Re: SONA2007 photos

July 27, 2007 at 2:41 am Leave a comment

An email reply

Demonstrations are not new. Even before the election of the partylist congressmen, demonstrations like these have been going on—during the Marcos years, Cory and all the presidents since then. A rally is an occasion to ventilate issues through placards, streamers, speeches, street plays and the like. It is one form shrine in the Constitution, freedom of assembly, for redress of grievances by the citizens. Isn’t it a fine thing that people would still try to redress grievances via demonstrations with the hope that the authorities would be prodded to act on them rather than take the law into their own hands?

Let me cite some specific examples. Mrs. Connie Empeño, the mother of the still missing abducted UP student Karen, took a vacation leave for one day (and without pay — she is a public school principal) so she could march with her entire family and carry placards asking for justice for her daughter, and demanding too that the military release her daughter, if still alive, or send her the body, if already dead.

Aside from joining demonstrations like this, Mrs. Empeño and her family have resorted to all the legal means, including writing the President, DOJ, etc which unfortunately have not produced results, not even a reply from any of them, not even a short note, verbal or written, assuring her family that the authorities are doing everything to look for her abducted daughter, their favorite scholar ng bayan, in the family.

And there are hundreds of them, all in a similar situation and with the same problem and grievance to be redressed. For them, it is certainly not a waste of time nor resources nor even the loss of a precious day’s pay to join activities like this to ventilate the issues and seek justice.

Another is Dr. Edita Burgos, mother of Jonas Burgos, abducted by the military two months ago. She has joined every demonstration of the relatives of the victims quite apart from writing letters to the authorities, even seeking audience with them, with also no results yet.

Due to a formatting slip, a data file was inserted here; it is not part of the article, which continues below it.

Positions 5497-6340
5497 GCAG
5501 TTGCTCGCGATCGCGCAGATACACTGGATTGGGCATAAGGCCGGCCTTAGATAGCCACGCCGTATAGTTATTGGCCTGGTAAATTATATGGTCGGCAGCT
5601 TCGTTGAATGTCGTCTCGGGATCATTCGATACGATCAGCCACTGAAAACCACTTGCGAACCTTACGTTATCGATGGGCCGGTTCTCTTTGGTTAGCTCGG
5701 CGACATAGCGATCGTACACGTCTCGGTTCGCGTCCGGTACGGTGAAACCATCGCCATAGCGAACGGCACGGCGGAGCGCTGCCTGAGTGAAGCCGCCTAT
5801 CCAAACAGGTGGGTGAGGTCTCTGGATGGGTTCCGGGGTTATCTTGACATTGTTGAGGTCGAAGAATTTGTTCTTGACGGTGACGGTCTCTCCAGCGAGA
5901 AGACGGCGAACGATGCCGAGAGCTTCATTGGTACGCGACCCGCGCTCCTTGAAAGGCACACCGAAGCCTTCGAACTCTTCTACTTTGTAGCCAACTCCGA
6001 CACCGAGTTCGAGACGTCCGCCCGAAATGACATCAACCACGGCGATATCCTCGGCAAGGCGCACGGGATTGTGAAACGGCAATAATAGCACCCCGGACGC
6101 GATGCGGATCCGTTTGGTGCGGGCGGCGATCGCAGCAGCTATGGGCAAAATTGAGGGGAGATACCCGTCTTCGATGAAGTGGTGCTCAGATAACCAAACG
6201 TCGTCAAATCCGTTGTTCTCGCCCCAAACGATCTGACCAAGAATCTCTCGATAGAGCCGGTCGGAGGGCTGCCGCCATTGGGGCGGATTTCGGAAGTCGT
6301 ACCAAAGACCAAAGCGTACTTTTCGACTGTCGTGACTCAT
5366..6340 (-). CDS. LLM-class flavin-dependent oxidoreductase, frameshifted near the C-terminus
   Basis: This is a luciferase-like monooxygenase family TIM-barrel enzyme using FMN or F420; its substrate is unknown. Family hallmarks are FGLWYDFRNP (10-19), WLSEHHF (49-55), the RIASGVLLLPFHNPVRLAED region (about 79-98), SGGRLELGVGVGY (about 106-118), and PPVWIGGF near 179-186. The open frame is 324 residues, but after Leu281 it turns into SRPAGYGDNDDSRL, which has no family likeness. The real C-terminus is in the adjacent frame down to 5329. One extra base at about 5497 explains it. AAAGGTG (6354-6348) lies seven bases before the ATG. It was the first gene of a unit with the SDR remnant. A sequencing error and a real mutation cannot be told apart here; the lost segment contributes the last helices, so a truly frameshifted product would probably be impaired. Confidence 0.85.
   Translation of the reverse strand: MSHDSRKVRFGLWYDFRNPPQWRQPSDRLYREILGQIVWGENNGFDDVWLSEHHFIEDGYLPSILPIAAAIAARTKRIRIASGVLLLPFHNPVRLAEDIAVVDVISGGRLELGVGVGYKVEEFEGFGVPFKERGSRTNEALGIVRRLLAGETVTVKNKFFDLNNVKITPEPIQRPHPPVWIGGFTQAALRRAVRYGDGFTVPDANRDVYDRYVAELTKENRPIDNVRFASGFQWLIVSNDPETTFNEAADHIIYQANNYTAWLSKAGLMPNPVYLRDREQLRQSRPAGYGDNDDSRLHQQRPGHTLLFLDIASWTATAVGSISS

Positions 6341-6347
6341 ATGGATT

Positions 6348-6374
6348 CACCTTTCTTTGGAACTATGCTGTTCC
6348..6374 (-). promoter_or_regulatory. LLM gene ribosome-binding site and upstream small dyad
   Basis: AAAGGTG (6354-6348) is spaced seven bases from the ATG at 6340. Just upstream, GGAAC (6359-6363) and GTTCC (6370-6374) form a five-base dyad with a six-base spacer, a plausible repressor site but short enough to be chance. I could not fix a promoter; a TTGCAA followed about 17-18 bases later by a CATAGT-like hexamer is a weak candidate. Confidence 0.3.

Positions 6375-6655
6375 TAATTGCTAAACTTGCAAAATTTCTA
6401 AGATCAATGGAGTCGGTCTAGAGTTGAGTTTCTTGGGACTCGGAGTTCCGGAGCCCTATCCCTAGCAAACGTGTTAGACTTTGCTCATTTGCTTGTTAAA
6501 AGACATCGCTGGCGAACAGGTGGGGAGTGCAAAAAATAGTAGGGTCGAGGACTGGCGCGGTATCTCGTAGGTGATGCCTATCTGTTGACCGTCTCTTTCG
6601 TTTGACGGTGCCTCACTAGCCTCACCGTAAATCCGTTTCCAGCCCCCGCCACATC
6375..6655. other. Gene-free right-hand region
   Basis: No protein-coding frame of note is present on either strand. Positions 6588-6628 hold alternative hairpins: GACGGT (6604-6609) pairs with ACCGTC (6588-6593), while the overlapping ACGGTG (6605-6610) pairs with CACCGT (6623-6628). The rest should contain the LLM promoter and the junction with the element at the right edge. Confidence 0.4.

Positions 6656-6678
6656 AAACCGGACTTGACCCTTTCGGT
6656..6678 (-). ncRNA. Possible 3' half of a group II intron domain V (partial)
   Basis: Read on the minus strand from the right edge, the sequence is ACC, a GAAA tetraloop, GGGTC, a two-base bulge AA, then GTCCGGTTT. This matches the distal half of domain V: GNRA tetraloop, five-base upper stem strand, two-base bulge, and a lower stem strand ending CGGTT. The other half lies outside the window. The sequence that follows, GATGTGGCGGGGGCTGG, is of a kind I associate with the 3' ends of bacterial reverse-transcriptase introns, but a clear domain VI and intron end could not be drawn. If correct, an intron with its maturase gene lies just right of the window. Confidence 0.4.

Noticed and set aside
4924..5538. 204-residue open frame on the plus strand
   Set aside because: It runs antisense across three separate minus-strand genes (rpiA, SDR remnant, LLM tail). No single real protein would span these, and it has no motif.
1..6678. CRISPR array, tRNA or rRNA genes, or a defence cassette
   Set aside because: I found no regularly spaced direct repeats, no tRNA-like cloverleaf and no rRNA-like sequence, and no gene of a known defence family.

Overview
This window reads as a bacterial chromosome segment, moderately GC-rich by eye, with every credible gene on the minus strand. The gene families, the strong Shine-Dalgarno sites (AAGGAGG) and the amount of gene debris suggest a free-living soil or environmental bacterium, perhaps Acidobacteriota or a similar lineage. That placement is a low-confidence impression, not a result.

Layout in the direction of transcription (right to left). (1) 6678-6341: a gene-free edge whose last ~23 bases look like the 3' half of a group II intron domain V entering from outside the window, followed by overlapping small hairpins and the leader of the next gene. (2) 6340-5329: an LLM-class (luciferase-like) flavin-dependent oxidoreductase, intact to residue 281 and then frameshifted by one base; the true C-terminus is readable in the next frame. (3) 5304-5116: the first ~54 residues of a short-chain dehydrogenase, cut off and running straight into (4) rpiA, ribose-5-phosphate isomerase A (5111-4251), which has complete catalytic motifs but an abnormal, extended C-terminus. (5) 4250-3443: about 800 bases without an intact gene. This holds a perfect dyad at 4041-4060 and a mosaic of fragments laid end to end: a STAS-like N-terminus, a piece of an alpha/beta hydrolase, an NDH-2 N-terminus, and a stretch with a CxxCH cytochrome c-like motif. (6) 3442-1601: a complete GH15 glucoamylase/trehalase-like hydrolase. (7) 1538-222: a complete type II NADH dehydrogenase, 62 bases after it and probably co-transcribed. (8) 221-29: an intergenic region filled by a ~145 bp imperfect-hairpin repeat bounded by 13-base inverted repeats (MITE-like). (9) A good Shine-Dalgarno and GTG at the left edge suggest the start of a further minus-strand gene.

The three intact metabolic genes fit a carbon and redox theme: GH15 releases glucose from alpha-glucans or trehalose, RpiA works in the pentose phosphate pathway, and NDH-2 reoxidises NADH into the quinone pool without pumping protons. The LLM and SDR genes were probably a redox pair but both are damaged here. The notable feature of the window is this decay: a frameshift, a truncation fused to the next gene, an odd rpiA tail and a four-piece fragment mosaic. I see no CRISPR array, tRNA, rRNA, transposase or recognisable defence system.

I think that when you are confronted with issues like that, and it concerns your loved ones who were killed or missing, you would not think of the difficulties of marching and standing under the heat of the sun, carrying a placard with you, or even spending hard-earned pesos.

Well, different personal circumstances produce different responses. I have known or seen some of those who are missing or killed and I always find the strength to cover the rallies on these issues from the thought that these men and women were working for something higher than themselves. One wishes there were more of them.

Others join demonstratons on the basis of their belief in issues. Thus, there is our FSH Josie Lichauco who feels strongly against the continuing extrajudicial killings now in the 880s count, and of course all the anomalies in the elections and in government. There is also our other FSH former UP Dean Connie Paz who is focused too on the issue of killings and governance. And certainly there are the church workers, priests and nuns and layworkers, who are a permanent fixture in these demonstrations, joining them on the basis of moral and Christian principles.

People who demonstrate or try to redress their grievances by variousl means, including demonstrations, of course, do not always initially win their case. Which reminds me of a quotable quote from a Reader’s Digest issue given to me when I was in detention in Fort Bonifacio in late 1992:

“Don’t believe that winning is really everything. It’s more important to stand for something. If you don’t stand for something, what do you win?”

Just wondering: what if people would just sit idly by, don’t speak up, or stage demonstrations or pickets? Would the world be a better place?

As Alex Kho would express it when dissenting, Anong Say Mo, Brod?


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